PHILADELPHIA (AP) - Flyers owner Ed Snider had a simple message on the day the NHL lockout ended:
Welcome back, NHL.
Welcome back, NHL fans.
Lost in the squabble between the league and players over the 113-day labor dispute was how the hardcore fans were losing interest with each messy board room update from an idle sport. Keeping the faith turned into planning boycotts. The Winter Classic gave way to the winter doldrums for even the most passionate fans in hockey-mad markets.
Why care so much about a sport that had stuck its fans inside a penalty box for more than four months?
“I’m hoping that our fans understand this was something that had to be done for the strength of the league, for the strength of the Players Association,” Snider told The Associated Press. “I hope they don’t hold it against us and just come out and see some great hockey.
“If I had to guess, I think we’re going to be in great shape.”
One of the questions that arises now, of course, and after any sort of stoppage for that matter, is will the fans come back? This is the third labor dispute in Commissioner Gary Bettman’s tenure, and though the fans returned in the past, the jury is out this time.
NHL fan Steve Chase started the grass roots “Just Drop It” campaign that encouraged fans to skip one NHL game for every game canceled after Dec. 21st. He asked fans to pledge they would not spend a penny or a minute of their time on tickets, TV, merchandise, all things NHL.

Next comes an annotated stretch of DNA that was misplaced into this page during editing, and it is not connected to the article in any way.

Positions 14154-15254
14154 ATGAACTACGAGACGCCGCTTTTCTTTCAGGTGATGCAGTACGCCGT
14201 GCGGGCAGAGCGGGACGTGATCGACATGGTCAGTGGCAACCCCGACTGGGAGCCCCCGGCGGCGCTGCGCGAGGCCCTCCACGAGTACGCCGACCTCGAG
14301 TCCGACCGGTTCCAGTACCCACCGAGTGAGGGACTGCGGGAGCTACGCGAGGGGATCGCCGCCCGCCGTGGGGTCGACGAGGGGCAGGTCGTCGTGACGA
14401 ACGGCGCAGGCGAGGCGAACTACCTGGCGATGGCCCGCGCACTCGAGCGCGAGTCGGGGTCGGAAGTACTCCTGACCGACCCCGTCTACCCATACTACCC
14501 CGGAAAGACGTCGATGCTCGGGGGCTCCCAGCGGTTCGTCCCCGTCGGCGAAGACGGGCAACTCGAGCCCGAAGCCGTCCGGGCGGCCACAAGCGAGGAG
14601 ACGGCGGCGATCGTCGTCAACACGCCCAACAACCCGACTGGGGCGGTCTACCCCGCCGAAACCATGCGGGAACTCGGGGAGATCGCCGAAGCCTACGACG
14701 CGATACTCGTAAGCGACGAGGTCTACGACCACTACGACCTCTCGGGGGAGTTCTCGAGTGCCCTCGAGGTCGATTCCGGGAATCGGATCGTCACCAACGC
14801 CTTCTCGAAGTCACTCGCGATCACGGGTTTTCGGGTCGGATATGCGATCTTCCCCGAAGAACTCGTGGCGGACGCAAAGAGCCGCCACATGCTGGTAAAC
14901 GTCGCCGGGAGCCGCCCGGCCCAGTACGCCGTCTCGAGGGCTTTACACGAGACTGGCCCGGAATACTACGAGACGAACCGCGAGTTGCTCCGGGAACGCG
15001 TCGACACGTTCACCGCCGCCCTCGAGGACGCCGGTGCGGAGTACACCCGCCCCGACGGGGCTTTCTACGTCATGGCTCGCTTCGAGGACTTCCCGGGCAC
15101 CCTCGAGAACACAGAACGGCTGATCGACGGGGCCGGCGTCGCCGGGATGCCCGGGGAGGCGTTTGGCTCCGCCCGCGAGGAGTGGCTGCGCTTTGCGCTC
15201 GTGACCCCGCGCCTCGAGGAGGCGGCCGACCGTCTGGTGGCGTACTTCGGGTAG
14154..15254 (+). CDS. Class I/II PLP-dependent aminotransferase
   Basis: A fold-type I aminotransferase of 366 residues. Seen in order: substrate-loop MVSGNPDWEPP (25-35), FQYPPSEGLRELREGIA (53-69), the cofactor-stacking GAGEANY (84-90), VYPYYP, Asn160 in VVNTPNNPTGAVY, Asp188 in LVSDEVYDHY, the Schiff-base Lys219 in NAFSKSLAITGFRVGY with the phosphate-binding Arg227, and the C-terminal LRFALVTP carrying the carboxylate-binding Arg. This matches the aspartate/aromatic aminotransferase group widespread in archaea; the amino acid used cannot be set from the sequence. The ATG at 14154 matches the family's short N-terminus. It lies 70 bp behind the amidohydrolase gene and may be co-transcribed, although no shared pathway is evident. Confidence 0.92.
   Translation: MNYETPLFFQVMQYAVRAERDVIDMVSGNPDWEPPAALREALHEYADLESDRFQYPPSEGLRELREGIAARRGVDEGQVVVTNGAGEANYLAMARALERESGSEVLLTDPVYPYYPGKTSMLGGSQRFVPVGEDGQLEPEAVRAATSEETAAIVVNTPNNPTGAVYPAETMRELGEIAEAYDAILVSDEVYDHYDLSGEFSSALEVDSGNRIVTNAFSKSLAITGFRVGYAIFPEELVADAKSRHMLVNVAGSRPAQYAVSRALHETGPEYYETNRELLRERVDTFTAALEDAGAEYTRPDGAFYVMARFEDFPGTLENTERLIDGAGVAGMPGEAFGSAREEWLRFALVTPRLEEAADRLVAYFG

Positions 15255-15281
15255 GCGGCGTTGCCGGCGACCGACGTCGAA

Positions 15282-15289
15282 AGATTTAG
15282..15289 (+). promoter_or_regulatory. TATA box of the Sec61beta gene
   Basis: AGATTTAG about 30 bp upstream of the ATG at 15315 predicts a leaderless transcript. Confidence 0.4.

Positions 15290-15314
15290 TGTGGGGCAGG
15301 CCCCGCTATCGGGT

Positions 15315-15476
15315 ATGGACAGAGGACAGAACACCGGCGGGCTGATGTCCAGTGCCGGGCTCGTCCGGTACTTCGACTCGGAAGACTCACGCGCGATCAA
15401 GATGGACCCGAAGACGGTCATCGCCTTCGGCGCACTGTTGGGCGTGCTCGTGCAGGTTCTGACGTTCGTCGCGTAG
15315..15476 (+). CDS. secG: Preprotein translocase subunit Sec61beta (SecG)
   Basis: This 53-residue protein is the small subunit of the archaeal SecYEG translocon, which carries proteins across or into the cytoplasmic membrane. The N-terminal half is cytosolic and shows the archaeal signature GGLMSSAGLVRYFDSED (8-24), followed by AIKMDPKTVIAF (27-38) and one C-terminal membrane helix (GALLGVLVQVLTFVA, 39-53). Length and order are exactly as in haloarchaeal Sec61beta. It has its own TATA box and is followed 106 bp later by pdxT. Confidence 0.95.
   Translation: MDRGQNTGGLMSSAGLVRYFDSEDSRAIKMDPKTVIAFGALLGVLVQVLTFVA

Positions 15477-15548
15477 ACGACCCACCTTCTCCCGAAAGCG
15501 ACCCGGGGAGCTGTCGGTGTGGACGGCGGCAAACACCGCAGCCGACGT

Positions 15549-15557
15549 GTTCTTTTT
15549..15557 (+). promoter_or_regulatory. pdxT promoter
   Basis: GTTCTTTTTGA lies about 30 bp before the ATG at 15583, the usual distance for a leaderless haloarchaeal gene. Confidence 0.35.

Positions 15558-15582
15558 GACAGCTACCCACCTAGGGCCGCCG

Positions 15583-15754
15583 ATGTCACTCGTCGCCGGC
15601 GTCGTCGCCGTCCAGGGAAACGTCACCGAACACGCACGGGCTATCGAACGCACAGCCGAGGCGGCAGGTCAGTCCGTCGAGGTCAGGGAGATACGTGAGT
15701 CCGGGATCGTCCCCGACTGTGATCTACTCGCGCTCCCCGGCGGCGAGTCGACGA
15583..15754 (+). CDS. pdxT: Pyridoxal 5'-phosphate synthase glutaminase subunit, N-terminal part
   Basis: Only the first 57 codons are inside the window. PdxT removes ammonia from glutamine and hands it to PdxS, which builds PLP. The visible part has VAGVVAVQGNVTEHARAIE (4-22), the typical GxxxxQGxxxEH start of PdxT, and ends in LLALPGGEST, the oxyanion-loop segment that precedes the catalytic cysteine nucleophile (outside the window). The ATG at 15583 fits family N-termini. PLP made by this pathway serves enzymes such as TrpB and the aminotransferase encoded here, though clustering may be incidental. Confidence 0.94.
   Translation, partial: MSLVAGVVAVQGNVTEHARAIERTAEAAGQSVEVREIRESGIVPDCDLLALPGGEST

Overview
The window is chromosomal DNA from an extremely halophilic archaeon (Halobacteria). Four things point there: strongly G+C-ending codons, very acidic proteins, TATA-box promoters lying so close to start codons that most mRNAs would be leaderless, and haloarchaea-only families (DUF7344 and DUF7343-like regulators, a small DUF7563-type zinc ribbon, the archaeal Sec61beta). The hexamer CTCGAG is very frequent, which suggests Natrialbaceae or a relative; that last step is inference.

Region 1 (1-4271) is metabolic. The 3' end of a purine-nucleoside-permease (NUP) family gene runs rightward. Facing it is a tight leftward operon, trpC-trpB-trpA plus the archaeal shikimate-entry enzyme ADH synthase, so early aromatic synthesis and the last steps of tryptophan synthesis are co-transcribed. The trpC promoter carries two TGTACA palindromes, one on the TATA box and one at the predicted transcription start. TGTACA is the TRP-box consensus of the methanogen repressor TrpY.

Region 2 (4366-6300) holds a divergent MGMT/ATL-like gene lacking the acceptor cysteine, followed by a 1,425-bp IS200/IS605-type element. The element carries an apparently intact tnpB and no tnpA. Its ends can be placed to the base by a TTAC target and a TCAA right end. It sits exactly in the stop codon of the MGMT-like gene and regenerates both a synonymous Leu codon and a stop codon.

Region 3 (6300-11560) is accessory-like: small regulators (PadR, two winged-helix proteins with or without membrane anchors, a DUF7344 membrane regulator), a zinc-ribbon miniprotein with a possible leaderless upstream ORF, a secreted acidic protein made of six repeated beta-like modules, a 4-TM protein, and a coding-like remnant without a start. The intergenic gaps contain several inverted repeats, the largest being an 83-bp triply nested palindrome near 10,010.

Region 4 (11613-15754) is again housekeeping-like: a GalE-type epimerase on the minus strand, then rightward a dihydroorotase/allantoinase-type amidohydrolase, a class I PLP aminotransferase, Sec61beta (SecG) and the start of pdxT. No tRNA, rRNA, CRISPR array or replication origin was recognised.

More than 21,000 fans had clicked the “like” button on the group’s Facebook page by Sunday night. And Chase, who lives in Los Angeles, wrote on the site he would stay true to his commitment.
He planned to boycott in all forms at least the first 10 games of the season.
Chase said there was growing sentiment among his friends to skip the entire season. He said the league and players didn’t think enough about the part-time employees and local businesses who needed the sport to help survive the winter months.
“Our stance has always been, we don’t want to punish them, we just want hockey back,” Chase said. “It’s just a one-for-one thing. We just want to make it fair. We hoped it was going to be over before it ever got to this.”
Amid the realization they’ll have to repair the damaged relationship with the die-hards, Snider expected teams to show their gratitude for their support on opening night _ and beyond.